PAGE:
A week ago I checked the webcam at the Alpine Visitor Center on Trail Ridge Road and discovered the camera had been moved, as seen above. The shot below is from October 6. I liked having the deck in the scene for scale, but maybe if the camera is more sheltered up under the overhang, the Park Service will leave it on all winter. Or at least until the weather knocks it out.
(I just checked the RMNP website, and the camera is now in winter mode. It will show only morning, midday, and afternoon views, and the temperature will not be accurate. It will continue in this mode all winter unless the weather knocks it out, in which case it will not be repaired until crews can reach it in the spring.)
Monday, because Trail Ridge Road had reopened over the weekend, my brother and I headed up that way and had a great time. We stopped often, both of us drawn to same things. We compared memories of things we’d done in the area, trying to pinpoint the years and our ages. We talked of our hikes and friends’ hikes and things we’d seen and done and the geology and history of the area. We referred often to an old, lovingly worn topo map, identifying peaks, valleys, and jewel-like mountain lakes. He told me about a 6-day solo backpacking trip he’d done along the Never Summer Range on the park’s western edge, including the morning he woke up and found cougar tracks tightly encircling his tent. (This is one of the few times when I would encourage someone to pack a gun, but I didn’t say anything.) And did he leave the area? Of course not. He followed the tracks until they disappeared somewhere higher up the mountain.
We stopped at the Alpine Visitor Center and found it closed and secured for the winter. But luckily for me some outhouses were still open at the edge of the parking lot. I then made a point of walking around behind the main building to look for the webcam and found that yes, it has been moved. It’s now above and to the right (as you look out) of its former location and is up under a roof overhang (visible in the top photo).
We then went on to Medicine Bow Curve, where we paused to admire the vast expanse of the Rawah, Neota, and Comanche Peak wildernesses, rolling away unbroken into Wyoming. If the roof of the Rockies doesn’t humble you, try looking across trackless miles of untouched forest. No ski runs, no roads, no power lines. Just forest as far as you can see.
We went a few more miles, down to Milner Pass on the Continental Divide. Poudre Lake is there, defying physics, sitting almost astride the Divide. But it is the source of Colorado’s Cache la Poudre River (or just Poudre, pronounced POO-der by Coloradans), which drains to the east.
We finally headed back to Estes, where we grabbed a late lunch at Subway, and then on back to Boulder, where we parted company after another fantastic day together. We made a pact to repeat the drive next spring, a day or two after Trail Ridge Road first opens; the peaks will buried in deep snow then, instead of just dusted.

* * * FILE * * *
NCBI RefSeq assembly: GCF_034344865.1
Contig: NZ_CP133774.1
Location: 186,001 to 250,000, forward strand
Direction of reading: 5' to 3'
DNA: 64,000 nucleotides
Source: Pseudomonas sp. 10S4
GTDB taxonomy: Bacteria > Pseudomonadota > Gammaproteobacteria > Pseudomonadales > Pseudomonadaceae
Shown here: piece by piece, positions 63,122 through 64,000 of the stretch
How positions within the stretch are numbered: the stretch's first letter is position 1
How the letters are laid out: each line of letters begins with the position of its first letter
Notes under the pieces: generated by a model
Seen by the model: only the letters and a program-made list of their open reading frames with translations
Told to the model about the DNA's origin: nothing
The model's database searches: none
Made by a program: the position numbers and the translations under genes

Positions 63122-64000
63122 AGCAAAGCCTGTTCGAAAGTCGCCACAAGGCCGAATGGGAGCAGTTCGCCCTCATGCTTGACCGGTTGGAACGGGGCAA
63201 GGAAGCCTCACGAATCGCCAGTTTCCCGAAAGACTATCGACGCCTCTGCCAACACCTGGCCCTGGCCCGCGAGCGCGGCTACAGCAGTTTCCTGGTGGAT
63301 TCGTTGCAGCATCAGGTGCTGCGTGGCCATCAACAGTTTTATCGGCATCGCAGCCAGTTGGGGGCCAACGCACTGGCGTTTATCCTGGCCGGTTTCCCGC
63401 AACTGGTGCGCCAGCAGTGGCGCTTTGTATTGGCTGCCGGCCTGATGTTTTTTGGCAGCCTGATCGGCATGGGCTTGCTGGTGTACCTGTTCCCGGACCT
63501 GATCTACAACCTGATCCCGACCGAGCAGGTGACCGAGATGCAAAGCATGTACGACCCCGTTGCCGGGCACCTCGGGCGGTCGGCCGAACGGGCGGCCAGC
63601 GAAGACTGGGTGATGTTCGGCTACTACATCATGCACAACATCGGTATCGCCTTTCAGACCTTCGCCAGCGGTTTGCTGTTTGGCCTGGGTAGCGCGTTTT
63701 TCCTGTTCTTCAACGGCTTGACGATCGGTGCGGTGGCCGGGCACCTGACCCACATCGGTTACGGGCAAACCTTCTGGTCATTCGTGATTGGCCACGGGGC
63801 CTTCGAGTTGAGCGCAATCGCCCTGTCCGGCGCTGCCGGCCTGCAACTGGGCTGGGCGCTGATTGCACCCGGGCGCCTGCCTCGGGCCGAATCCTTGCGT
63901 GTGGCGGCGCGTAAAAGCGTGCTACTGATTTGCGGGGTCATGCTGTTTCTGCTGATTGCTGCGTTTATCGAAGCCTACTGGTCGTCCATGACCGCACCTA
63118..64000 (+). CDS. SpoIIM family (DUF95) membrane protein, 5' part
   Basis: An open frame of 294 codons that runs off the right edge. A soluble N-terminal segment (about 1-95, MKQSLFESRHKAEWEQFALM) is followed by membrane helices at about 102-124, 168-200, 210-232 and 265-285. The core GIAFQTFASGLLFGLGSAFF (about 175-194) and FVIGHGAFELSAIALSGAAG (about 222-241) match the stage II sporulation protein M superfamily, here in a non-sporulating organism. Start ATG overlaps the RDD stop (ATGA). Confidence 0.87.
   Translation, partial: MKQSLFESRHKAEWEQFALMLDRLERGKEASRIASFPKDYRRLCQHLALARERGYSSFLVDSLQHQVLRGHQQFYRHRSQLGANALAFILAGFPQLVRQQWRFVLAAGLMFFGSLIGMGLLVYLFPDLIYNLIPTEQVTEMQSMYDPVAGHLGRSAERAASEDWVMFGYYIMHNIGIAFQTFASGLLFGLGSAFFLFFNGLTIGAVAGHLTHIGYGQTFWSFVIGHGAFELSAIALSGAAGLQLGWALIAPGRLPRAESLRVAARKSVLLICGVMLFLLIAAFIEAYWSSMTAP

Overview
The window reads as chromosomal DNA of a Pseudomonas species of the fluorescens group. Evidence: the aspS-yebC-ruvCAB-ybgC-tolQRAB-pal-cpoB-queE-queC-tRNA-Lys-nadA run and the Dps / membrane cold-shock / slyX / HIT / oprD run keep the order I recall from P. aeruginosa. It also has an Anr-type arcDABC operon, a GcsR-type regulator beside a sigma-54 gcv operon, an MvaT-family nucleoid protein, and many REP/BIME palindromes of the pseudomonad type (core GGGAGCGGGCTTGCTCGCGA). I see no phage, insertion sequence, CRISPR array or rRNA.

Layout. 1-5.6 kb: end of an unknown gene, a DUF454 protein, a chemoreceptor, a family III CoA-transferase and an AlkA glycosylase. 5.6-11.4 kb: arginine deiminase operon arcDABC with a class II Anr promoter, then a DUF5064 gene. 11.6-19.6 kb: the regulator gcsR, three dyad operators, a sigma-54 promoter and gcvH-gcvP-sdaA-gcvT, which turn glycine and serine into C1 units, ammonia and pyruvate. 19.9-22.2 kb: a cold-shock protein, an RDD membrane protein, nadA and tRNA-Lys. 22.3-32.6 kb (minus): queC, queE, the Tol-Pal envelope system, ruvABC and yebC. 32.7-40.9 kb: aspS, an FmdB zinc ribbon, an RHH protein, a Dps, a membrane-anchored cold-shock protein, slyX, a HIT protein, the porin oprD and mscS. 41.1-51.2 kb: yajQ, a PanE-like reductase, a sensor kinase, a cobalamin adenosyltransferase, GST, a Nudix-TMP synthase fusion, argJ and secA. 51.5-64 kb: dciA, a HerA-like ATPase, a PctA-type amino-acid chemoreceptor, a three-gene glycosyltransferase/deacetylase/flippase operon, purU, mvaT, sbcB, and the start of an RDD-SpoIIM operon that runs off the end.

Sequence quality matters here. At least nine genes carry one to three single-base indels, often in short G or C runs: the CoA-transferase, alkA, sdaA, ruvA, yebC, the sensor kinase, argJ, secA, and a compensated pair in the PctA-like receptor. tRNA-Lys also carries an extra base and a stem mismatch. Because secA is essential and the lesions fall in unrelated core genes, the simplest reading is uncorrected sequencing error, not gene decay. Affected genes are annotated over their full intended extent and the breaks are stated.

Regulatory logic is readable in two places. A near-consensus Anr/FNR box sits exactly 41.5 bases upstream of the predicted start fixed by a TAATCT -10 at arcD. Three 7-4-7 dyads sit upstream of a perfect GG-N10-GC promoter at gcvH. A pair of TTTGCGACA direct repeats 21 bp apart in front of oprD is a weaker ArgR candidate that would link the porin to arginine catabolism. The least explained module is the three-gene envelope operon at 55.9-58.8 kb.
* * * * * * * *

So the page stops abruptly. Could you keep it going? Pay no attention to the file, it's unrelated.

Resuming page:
The only fly in the ointment was … a bit more than a fly. In Boulder I discovered my cell phone was gone. The cord that had been charging it was trailing out the passenger side door. Obviously it had gotten caught up in my lap as I exited the car … either in Boulder, at the Estes Park Subway, or at the Alpine Visitor Center. A black phone in a black and gray case lying in one of three black asphalt parking lots. Phone calls failed to locate it. Locating services (Google, Where’s My Droid) couldn’t find it. And no one called to say they’d found it.
Our best guess is that it’s up on Trail Ridge Road, probably crushed into the asphalt by now, or rendered inoperable from damp weather. I’d been unable to get a signal up there when trying to use my PeakFinder app, so it figures the locator apps wouldn’t be able to find it there.
It’s amazing how insecure I felt driving from Boulder back to Thornton without a phone. I rarely used it, and yet I missed it. So the week was spent acquiring another phone and getting acquainted with it. The lost phone was from Straight Talk and was a several-years-old model that couldn’t be upgraded. So, since Verizon’s prices have gotten better since I first shopped there two years ago, I ended up with a new LG G3. (And it was a pleasant experience, nothing like my horrible experience at the Sprint store.) It doesn’t do windows or fix dinner (unless there’s an app for that), but it does just about everything else a small computer can do. (You’ve heard, I assume, that there’s more computing power in today’s cell phones than there was in the Apollo 11 spacecraft.) And its screen is bigger than my aging Garmin GPS unit, so it will be replacing both the lost phone and the old GPS. Now all I need is the right dash mount for the car.
For those interested in Trail Ridge Road, the last time I looked, it was still open. We’ve had some freaky warm weather and hit 82° yesterday, breaking the old record for the date. Looks like we’ll do the same today. Despite that, my brother’s guess is they’ll close the road after this weekend anyway, just so the seasonal employees can go home.
Chin up, though. I saw a report saying the Park Service expects to have all the flood damage repaired and Old Fall River Road open again next summer.
Photos? You wanted photos? Sorry, it never occurred to me to take pictures. We were too engrossed in maps, binoculars, and conversation.
Click map for larger Park Service PDF: